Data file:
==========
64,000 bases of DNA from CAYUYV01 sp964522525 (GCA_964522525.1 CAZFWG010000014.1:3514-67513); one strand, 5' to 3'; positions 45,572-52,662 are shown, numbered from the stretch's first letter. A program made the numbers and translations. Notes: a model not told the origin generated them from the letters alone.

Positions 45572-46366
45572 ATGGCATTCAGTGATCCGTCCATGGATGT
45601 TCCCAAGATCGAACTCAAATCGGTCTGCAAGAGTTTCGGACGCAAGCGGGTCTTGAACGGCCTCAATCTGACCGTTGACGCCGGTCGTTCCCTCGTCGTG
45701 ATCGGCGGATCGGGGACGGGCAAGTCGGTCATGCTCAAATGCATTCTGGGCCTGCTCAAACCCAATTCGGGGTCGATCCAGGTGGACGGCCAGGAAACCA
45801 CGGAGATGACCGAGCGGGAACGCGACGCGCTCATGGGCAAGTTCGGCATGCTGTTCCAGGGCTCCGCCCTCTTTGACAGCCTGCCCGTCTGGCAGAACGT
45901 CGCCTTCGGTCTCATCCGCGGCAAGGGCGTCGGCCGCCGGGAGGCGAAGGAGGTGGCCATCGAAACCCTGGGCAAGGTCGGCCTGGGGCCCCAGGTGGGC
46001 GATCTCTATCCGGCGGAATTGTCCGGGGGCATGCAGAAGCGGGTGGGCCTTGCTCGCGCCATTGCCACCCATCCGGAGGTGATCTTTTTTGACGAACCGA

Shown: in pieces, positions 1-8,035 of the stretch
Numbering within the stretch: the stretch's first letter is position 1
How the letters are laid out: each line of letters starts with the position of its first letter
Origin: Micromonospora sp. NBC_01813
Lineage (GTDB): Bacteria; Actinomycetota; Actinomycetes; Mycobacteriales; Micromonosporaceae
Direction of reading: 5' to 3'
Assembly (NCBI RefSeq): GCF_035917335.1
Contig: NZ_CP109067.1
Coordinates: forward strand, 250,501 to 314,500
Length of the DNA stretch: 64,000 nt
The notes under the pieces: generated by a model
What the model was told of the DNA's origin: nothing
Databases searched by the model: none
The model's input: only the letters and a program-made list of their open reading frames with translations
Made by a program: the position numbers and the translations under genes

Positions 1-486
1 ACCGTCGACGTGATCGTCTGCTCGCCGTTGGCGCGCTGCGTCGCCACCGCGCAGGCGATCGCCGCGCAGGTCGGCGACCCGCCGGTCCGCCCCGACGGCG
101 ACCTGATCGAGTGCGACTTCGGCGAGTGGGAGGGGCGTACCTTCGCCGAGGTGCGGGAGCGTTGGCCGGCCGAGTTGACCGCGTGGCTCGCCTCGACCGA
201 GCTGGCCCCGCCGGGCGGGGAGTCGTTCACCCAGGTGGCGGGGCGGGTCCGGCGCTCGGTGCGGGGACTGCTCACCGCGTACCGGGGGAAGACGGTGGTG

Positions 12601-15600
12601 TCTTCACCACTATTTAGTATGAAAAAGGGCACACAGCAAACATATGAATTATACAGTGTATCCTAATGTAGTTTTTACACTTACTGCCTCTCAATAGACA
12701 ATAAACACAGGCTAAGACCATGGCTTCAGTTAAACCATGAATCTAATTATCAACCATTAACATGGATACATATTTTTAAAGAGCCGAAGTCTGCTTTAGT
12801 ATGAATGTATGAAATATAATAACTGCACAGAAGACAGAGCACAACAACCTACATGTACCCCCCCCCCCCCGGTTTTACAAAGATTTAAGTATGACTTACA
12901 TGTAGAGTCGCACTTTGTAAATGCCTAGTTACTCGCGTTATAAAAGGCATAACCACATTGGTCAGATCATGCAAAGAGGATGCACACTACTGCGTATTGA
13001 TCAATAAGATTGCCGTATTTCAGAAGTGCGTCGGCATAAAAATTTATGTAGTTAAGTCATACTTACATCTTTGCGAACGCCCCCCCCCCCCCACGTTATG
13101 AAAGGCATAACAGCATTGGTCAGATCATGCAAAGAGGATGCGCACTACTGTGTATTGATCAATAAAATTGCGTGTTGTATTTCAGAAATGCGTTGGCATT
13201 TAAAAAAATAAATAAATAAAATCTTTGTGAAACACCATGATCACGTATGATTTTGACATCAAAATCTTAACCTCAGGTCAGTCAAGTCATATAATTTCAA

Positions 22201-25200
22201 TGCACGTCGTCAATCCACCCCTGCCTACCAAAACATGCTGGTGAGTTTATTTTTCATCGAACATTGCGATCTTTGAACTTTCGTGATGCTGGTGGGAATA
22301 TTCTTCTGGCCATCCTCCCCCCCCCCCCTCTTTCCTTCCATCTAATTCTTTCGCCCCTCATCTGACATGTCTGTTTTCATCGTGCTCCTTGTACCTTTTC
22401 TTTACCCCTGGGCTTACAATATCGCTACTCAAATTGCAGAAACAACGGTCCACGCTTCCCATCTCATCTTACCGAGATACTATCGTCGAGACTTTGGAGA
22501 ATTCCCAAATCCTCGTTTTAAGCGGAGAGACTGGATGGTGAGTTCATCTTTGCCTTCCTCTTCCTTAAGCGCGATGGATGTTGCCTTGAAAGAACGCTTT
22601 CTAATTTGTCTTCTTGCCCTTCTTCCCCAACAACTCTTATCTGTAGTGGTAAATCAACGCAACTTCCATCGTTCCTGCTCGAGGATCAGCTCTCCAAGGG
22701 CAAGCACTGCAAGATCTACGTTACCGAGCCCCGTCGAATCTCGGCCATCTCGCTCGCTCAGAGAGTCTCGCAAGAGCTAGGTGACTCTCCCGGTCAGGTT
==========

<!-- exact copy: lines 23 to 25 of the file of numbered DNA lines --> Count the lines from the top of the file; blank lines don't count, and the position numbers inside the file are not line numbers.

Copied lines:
Made by a program: the position numbers and the translations under genes

Positions 1-486
1 ACCGTCGACGTGATCGTCTGCTCGCCGTTGGCGCGCTGCGTCGCCACCGCGCAGGCGATCGCCGCGCAGGTCGGCGACCCGCCGGTCCGCCCCGACGGCG